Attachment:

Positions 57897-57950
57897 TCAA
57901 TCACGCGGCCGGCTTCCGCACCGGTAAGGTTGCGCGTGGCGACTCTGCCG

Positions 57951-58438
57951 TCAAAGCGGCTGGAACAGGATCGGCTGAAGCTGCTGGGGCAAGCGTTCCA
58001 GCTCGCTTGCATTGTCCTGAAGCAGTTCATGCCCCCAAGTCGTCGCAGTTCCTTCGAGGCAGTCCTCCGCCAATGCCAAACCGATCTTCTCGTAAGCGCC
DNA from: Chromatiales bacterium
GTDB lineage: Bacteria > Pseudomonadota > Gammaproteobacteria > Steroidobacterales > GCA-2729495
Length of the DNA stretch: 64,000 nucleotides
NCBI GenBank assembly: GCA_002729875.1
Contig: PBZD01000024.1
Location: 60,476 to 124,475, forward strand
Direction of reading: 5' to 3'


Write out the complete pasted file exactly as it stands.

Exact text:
Positions 57897-57950
57897 TCAA
57901 TCACGCGGCCGGCTTCCGCACCGGTAAGGTTGCGCGTGGCGACTCTGCCG

Positions 57951-58438
57951 TCAAAGCGGCTGGAACAGGATCGGCTGAAGCTGCTGGGGCAAGCGTTCCA
58001 GCTCGCTTGCATTGTCCTGAAGCAGTTCATGCCCCCAAGTCGTCGCAGTTCCTTCGAGGCAGTCCTCCGCCAATGCCAAACCGATCTTCTCGTAAGCGCC
DNA from: Chromatiales bacterium
GTDB lineage: Bacteria > Pseudomonadota > Gammaproteobacteria > Steroidobacterales > GCA-2729495
Length of the DNA stretch: 64,000 nucleotides
NCBI GenBank assembly: GCA_002729875.1
Contig: PBZD01000024.1
Location: 60,476 to 124,475, forward strand
Direction of reading: 5' to 3'